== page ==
Growing up, my love was gymnastics, and while of course my teammates and I idolized the athletes in the Olympics, the mere fact that we only saw them on TV made them feel untouchable and often not even real. Instead, our “want to be like her” role models came from the University of Denver gymnastics team. Most Friday nights in season, we’d beg our parents to drive us during rush hour to their home meets, the car ride buzzing with the electricity of a group of middle schoolers speculating about who the coaches might put in the competition line up that week, recalling every fall and every stuck landing from the previous meet.

The year I was in 8th grade, my favorite DU gymnast was a freshman named Michelle. I loved everything about the way she competed, from her choice of floor music, which got the crowd clapping along every time she performed, to the way she quietly smiled to herself through her entire beam routine, seemingly unfazed by the pressure of anchoring the rotation as a rookie. I memorized her leap passes, tumbling combinations and transition poses, so I could incorporate them in my own routines later. When I got nervous before my own meets, I’d try to channel that same quiet and relaxed focus she radiated.

The last home meet of that season included a post-competition meet and greet. Everyone in the stands was invited down to the floor to meet and hang out with the athletes. My teammates and I nearly tumbled down the stairs when the time came, pushing each other out of the way as we sprinted. It wasn’t until I was standing eye to eye with Michelle that I realized it was actually happening: I was about to meet the athlete I’d been trying to emulate all season! I was about to ask her all sorts of interesting and eloquently phrased questions! I would tell her all about my own gymnastics career!

Instead…I froze. Full on deer-in-headlights, brain-completely-blank, unable-to-formulate-words-of-any-kind froze. “Oh, hi there,” she said, slightly startled when she almost stepped on me. “Thanks for coming.” In retrospect, it must have been quite a shock to turn and find a mute, panic-eyed 14 year old underfoot, not moving a muscle like she’d just been caught doing something she wasn’t supposed to. And while this would have been the perfect moment to redeem myself, tell her I looked up to her and ask her to sign my program, it wasn’t to be. “My name is Anna, and your leotard is sparkly up close,” I inexplicably blurted out instead, wanting to die immediately.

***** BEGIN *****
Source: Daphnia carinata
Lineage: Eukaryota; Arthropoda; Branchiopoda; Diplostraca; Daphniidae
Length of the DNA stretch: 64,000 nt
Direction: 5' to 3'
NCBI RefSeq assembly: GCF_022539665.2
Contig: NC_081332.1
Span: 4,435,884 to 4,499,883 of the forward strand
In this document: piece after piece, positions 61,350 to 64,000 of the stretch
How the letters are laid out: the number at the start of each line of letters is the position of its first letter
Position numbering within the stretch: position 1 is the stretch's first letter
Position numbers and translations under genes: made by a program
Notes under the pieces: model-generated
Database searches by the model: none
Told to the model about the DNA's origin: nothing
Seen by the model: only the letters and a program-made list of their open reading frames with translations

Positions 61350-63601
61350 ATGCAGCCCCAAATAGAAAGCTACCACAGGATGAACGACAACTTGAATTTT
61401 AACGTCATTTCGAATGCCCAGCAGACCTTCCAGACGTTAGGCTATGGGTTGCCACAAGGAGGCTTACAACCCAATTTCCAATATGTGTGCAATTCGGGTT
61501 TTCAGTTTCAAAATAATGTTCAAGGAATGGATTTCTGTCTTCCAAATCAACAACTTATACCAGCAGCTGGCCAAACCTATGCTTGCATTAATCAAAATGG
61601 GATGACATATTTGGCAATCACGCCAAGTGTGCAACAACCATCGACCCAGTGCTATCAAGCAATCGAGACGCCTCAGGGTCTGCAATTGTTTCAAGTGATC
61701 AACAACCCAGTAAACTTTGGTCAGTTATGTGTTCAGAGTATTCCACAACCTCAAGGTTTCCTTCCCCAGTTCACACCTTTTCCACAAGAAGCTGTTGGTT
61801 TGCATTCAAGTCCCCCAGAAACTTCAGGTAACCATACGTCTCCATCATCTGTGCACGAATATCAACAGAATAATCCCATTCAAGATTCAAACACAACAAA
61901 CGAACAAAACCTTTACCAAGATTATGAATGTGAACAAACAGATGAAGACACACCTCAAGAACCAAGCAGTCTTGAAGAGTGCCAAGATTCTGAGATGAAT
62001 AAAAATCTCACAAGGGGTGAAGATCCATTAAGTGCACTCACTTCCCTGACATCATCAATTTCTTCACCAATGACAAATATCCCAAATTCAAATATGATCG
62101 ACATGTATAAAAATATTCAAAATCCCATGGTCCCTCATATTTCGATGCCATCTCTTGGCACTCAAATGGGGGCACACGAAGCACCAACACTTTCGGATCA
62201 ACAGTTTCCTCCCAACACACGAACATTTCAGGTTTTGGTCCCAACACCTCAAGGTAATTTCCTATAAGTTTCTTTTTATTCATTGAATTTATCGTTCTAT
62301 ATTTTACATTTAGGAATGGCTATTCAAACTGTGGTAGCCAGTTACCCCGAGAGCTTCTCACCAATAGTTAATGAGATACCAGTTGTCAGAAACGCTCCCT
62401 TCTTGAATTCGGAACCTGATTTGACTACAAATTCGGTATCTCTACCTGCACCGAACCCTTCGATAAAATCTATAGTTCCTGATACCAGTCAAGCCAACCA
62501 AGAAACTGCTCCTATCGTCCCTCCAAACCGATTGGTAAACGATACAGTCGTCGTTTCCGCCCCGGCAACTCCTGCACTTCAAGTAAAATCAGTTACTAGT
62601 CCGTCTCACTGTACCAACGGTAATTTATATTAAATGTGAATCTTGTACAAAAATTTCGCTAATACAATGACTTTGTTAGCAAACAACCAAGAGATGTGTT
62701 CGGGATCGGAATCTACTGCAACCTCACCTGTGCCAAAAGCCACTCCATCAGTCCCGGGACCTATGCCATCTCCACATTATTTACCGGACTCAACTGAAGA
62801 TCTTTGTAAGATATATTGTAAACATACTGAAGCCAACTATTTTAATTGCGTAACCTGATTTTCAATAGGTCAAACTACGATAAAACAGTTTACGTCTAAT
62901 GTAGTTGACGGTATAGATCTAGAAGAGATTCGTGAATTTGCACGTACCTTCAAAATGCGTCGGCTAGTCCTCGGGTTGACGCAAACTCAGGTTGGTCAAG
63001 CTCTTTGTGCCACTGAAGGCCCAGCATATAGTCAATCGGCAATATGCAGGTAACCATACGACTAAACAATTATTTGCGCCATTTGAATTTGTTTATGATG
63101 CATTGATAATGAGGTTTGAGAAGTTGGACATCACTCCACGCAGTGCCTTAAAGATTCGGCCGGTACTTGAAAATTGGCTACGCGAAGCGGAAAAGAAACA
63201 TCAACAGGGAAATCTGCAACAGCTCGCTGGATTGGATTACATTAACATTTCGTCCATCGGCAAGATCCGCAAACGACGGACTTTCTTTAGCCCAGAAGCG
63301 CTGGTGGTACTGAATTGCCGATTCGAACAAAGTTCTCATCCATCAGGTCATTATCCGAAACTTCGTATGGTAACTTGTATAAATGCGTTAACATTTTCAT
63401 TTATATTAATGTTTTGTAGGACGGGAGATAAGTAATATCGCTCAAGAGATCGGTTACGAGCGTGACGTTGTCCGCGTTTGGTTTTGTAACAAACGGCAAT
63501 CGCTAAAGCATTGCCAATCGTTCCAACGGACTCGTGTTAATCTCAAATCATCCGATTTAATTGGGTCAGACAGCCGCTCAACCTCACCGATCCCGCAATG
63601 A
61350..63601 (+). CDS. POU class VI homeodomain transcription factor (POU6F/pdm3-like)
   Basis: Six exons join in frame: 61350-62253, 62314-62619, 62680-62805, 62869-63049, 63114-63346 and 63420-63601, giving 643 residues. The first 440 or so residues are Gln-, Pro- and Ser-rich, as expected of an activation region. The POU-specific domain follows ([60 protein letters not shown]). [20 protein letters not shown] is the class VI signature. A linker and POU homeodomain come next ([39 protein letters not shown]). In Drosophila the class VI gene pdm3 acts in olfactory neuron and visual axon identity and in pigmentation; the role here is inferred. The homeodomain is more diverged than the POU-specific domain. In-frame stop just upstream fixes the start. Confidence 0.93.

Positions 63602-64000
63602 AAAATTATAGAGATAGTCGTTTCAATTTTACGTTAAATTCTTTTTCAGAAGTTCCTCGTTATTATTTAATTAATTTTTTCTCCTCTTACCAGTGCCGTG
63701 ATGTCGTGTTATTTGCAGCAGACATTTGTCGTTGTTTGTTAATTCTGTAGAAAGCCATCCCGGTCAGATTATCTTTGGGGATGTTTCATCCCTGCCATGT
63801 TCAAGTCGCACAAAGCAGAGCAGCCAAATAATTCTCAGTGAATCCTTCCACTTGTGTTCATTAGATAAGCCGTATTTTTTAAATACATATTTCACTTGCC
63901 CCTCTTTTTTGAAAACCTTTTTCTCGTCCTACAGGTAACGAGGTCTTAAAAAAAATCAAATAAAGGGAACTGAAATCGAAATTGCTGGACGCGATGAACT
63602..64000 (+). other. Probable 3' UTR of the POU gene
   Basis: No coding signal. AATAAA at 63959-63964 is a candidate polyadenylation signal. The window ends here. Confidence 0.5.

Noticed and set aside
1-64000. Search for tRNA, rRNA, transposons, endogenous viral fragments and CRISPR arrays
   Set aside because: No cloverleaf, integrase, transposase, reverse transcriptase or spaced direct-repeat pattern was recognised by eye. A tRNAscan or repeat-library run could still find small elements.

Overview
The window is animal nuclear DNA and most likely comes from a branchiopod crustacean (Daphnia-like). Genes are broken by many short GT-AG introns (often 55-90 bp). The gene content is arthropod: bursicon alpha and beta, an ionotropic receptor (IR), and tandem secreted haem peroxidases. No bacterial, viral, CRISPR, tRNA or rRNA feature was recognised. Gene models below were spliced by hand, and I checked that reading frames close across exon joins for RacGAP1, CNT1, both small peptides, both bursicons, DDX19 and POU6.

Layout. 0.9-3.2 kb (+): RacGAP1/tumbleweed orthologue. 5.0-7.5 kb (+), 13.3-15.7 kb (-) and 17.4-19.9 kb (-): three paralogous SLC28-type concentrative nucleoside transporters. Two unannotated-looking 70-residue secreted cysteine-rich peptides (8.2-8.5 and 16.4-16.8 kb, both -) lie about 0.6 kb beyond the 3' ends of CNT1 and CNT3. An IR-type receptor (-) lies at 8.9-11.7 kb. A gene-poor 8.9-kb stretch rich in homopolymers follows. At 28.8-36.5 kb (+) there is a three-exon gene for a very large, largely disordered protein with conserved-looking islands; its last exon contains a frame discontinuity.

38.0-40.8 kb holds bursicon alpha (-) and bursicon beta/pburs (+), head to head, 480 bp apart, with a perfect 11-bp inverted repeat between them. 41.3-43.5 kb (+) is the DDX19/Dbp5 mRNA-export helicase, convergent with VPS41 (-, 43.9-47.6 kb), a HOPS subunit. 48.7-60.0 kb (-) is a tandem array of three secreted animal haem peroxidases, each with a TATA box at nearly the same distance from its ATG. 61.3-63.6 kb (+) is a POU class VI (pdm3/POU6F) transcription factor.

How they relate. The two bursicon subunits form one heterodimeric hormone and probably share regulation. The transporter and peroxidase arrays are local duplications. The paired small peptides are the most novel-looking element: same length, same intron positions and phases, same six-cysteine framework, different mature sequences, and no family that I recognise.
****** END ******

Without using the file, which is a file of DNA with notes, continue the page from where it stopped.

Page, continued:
I’d love to report that things went smoothly from then, but what happened was that Michelle tried really hard not to laugh, I tried even harder to will a large abyss to open up below me to swallow me whole, and when that didn’t happen, I just silently held out my pen and program for her to sign. “I’m happy you took the initiative to come up,” she said, breaking the spell. “I get so nervous talking to new people at these things.” Turns out, Michelle’s quiet confidence belied her true feelings. She was just a regular kid after all!

The point of my story? Come to the GUM Ball! It’s not very often club and YCC players get to cross paths, and I’m excited for this event. There are so many interesting things happening in both divisions, and it would honestly be really cool to hear about them in person. And we can all either embrace the awkward little Anna inside us or put on Michelle’s best beam routine game face. Whichever camp you fall into, I hope to see you there.

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